The real joy of the Heritage, however, is what lies under that long, low bonnet. It shares the same, glorious 5.0-litre, supercharged V8 engine as the F-Type R, producing a heady 567bhp and bags of old-school charm.
Such enormous grunt will catapult the roadster to 60mph in 3.5 seconds, racing on to a supercar-like top speed of 186mph. This mighty V8 will one day be consigned to the scrapheap as hybrid and electric power take over, but, for now, it remains a wonderful piece of machinery.
Jaguar has fitted revised dampers and anti-roll bars to heighten the driving experience in the V8, which is more hairy-chested than the current trend for smaller, turbocharged engines. Consequently, the power delivery is less instant in the F-Type but instead winds up faster and faster and keeps going through eight gears.
While the steering feels tight and the suspension set-up uses parts from the now defunct, high performance F-Type SVR, most drivers with be thankful the traction control system and all-wheel drive are on hand to help keep the Heritage on the highway.
Like the F-Type R, the special edition features all-wheel drive for improved grip and four pompous, oversized exhaust pipes. Slip into ‘Sport’ mode and a wild banshee wail will follow your every downshift and blip of the accelerator.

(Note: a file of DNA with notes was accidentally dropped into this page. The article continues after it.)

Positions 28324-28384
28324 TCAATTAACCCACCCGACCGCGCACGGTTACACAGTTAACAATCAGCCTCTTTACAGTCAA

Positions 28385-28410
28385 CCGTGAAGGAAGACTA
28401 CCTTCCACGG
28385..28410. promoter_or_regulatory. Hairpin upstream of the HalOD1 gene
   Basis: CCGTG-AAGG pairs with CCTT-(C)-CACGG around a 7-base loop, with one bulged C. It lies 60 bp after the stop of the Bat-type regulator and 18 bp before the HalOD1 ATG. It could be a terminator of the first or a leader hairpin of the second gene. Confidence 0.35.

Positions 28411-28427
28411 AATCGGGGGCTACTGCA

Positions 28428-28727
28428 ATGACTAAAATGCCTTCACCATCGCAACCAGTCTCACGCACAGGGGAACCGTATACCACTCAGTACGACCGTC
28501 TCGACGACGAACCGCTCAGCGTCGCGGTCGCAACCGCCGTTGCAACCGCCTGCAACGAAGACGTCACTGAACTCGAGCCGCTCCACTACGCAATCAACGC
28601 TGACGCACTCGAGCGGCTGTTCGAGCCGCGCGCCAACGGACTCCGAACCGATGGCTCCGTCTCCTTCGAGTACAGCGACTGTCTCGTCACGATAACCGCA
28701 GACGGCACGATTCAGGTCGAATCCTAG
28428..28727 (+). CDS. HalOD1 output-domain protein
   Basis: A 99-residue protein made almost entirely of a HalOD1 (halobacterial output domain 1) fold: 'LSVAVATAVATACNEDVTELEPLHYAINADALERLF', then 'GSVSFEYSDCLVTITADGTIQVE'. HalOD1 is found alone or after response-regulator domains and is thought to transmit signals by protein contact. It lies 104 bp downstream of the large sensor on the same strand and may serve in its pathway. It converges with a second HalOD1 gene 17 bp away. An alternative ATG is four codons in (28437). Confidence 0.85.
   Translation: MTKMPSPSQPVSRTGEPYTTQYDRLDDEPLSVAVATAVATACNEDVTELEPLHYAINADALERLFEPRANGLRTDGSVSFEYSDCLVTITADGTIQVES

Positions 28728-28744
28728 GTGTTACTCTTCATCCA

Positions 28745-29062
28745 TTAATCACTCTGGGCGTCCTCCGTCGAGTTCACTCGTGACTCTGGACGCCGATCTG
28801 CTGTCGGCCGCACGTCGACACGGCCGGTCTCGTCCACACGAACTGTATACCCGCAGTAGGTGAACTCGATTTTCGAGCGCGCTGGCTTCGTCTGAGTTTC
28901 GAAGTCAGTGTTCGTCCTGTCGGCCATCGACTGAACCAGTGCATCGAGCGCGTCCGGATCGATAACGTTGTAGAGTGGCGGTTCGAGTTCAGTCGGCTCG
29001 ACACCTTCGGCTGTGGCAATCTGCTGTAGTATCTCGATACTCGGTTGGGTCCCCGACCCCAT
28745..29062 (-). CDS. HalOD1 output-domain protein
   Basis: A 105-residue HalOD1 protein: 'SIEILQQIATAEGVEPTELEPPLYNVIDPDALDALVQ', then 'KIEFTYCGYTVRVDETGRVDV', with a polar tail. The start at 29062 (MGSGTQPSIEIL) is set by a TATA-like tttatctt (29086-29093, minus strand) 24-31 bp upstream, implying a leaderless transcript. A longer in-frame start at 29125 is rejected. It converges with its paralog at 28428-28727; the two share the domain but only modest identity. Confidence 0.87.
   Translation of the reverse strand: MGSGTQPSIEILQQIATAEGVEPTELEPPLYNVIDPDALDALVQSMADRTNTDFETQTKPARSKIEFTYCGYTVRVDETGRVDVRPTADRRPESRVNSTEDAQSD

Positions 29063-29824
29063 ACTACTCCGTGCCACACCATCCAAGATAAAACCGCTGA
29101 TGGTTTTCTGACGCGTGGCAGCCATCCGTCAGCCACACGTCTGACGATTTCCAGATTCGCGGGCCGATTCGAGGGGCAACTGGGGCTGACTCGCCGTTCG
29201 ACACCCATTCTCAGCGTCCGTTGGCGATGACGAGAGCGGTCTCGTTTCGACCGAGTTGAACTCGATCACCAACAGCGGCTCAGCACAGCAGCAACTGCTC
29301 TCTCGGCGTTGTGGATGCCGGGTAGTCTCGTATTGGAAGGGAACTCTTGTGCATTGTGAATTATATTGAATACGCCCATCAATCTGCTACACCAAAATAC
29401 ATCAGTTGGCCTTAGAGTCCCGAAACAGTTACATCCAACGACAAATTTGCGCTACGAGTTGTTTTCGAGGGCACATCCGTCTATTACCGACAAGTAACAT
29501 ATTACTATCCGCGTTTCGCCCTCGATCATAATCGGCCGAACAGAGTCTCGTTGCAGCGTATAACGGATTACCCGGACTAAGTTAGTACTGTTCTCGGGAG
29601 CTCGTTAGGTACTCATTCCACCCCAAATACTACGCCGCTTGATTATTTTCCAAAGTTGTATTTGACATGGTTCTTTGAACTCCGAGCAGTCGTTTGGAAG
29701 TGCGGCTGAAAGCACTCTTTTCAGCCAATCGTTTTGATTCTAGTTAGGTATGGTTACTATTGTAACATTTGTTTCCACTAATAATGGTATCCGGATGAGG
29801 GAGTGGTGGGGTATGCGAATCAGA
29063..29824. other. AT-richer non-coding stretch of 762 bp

And yet, despite all this, the driving experience is nowhere near as precise and rewarding as many rivals in the £120,000+ bracket. You really have to love Jaguars to want to shell out this much on a special edition.
Jaguar’s Bespoke director, Mark Turner, explained why they built the car: “Celebrating 60 years of the iconic E-Type is the perfect moment to create our first-ever SV Bespoke limited edition – and the rarest F-Type ever built.
“We’ve worked closely with Jaguar Design to develop a theme for the 60 Edition that pays homage to the E-Type in a contemporary way. It’s testament to Jaguar’s sports car design lineage that the 1960s Sherwood Green colour looks as though it could have been designed for today’s F-Type.”
He’s right – the F-Type R exudes a rare charm, which is only amplified by the Heritage revisions. And compared to the class-leading Porsche 911 Turbo, the special edition Jag offers a boot load of character.